Do Pedestrians Always Have the Right-Of-Way?
Pedestrians are vulnerable road users. There are several factors that make them more susceptible to injury or harm in traffic environments. The main issue is that they are not occupants of vehicles who are surrounded by metal structures, seat belts, and airbags. Pedestrians lack physical protection. This makes them more exposed to direct impact in the event of a collision. In addition, pedestrians are smaller and less visible than vehicles. Particularly at night or in adverse weather conditions, pedestrians clearly visible. This reduced visibility can make it harder for drivers to notice pedestrians in time to react. This begs the question, do pedestrians always have the right-of-way?
If you were struck and injured as a pedestrian or a loved one was killed in a motor vehicle accident, we recommend consulting with a local pedestrian accident lawyer today! Because of the physical vulnerability of pedestrians, these accidents can cause devastating, permanent disabilities. In addition, depending on state laws and the specifics of the accident, liability could be attributed to either the pedestrian or the motorist or be shared between the parties. Part of determining liability is understanding if pedestrians always legally have the right-of-way. An experienced car accident attorney can evaluate your accident and protect your legal rights.
Do pedestrians always have the right-of-way?
The right-of-way for pedestrians can vary based on the location, traffic rules, and specific circumstances. In many places, pedestrians do have legal rights and protections when crossing the road. However, it’s essential to understand the nuances of pedestrian right-of-way rules.
In general, pedestrians have the right-of-way in the following situations:
- Crosswalks. Pedestrians typically have the right-of-way when they are within marked crosswalks. These are at intersections or designated pedestrian crossing areas. Vehicles are expected to yield to pedestrians in these situations.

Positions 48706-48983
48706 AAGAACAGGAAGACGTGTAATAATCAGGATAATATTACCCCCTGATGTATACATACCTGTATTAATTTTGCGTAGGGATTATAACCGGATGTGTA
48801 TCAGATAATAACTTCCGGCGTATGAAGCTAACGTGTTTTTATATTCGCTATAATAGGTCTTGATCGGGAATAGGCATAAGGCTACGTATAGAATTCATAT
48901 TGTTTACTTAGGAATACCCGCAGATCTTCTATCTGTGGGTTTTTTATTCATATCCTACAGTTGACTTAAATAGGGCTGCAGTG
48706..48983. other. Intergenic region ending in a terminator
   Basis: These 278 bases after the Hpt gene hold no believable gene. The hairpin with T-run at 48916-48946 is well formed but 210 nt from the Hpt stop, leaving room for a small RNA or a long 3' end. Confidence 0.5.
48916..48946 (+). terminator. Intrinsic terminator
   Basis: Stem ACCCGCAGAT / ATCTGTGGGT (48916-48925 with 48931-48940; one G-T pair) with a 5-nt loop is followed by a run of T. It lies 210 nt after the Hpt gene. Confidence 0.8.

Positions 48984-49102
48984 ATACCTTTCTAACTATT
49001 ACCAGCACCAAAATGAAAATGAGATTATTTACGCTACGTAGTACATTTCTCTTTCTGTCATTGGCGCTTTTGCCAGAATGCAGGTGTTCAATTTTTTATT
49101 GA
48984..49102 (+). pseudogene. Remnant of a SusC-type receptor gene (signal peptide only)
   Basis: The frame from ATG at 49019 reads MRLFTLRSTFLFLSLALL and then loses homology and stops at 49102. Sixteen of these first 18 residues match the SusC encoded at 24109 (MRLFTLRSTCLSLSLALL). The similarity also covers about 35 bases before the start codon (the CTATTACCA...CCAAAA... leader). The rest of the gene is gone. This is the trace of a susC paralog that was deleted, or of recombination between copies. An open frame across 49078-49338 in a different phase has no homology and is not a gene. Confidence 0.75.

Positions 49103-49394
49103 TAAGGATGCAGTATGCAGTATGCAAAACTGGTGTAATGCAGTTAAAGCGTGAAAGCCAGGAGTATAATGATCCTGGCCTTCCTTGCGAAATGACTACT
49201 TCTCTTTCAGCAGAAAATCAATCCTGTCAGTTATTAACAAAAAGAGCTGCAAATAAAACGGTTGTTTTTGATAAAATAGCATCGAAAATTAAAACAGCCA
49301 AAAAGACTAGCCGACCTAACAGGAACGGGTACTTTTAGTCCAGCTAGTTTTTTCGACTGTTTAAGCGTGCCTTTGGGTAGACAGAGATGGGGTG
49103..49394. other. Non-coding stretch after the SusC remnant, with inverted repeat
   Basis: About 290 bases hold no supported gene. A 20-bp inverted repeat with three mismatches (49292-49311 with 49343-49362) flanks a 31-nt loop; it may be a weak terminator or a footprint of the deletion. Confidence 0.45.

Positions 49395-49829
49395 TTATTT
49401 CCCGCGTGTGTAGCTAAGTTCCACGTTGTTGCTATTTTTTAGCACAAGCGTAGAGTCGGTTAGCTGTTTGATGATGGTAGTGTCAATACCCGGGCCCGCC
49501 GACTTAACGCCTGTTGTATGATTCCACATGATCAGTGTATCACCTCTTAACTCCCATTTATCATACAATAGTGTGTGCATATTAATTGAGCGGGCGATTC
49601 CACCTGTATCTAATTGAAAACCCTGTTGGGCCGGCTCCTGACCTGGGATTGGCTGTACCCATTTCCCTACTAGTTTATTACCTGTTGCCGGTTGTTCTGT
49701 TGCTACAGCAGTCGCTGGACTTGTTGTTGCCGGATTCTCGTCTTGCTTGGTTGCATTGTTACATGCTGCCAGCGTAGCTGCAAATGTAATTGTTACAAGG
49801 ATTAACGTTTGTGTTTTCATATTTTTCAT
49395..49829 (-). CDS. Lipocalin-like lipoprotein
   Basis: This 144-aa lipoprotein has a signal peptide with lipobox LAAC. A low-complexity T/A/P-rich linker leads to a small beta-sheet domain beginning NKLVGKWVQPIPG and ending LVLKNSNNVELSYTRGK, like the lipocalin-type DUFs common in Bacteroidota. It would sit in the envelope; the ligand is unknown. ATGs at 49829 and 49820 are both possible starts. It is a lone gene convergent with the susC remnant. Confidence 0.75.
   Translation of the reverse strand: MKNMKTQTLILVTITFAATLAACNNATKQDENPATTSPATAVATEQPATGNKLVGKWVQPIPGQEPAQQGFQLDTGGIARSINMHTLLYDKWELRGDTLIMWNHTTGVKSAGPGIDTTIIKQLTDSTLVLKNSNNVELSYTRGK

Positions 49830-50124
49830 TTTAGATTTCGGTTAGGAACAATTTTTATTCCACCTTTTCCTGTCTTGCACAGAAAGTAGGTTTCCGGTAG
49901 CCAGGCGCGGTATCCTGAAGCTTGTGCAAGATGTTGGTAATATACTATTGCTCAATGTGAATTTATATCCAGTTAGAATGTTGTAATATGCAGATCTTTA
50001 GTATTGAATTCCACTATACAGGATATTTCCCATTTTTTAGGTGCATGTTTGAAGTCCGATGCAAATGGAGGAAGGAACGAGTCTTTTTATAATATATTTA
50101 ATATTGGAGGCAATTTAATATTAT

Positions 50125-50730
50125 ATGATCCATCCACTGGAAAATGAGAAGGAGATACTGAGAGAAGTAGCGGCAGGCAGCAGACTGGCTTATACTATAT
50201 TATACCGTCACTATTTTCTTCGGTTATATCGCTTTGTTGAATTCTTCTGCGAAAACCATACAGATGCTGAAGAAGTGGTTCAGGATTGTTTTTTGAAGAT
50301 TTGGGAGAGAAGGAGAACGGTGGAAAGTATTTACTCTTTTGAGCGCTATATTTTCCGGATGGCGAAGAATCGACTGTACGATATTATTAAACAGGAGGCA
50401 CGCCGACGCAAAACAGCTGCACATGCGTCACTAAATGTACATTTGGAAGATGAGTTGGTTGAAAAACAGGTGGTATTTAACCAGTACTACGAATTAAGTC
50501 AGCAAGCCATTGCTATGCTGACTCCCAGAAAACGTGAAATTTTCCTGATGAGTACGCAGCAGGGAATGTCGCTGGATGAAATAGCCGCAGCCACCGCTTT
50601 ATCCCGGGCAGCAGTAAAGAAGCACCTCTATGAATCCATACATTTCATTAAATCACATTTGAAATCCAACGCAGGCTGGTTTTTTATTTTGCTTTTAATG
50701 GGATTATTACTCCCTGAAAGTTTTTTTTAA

- Unmarked crosswalks. Even at intersections without marked crosswalks, pedestrians usually have the right-of-way to cross the street. An unmarked crosswalk is often considered to exist at any intersection, even if there are no painted lines.
- Pedestrian-controlled crosswalks. These are also known as signalized crosswalks or pedestrian traffic lights. They allow pedestrians to activate a signal to stop vehicular traffic and cross safely.
- When turning vehicles yield. In many cases, vehicles making turns at intersections are required to yield to pedestrians crossing in their path. This includes situations where pedestrians are legally crossing with a green light or walk signal.
However, it’s important to note that pedestrians also have responsibilities to ensure their safety. They must be aware of and adhere to traffic rules. They should cross streets at designated crossings. This includes the expectation to follow pedestrian signals and exercise caution when crossing roads.
In certain situations, such as jaywalking (crossing outside of designated areas) or crossing against traffic signals, pedestrians might not have the right-of-way, and vehicles might not be expected to yield to them. Additionally, laws can vary by state, so it’s crucial to be aware of local regulations.
Whether the vehicle or the pedestrian had the right of way before the collision can impact the accident settlement. If you are unsure who is at fault for your pedestrian accident, a local car accident lawyer can help!
Seek the help of a pedestrian injury lawyer
If you or a loved one was injured as a pedestrian because of the negligence of a driver, contact a pedestrian injury lawyer to discuss your legal rights. Let an experienced accident attorney fight for the full compensation that you deserve. It is not uncommon to receive a settlement from an insurance company that is five to ten times larger with the help of a lawyer. Call the personal injury lawyers at Tario & Associates, P.S. in Bellingham, WA today for a FREE consultation! We have been representing residents of Whatcom County, Skagit County, Island County, and Snohomish County since 1979. You will pay nothing upfront and no attorney fees at all unless we recover damages for you!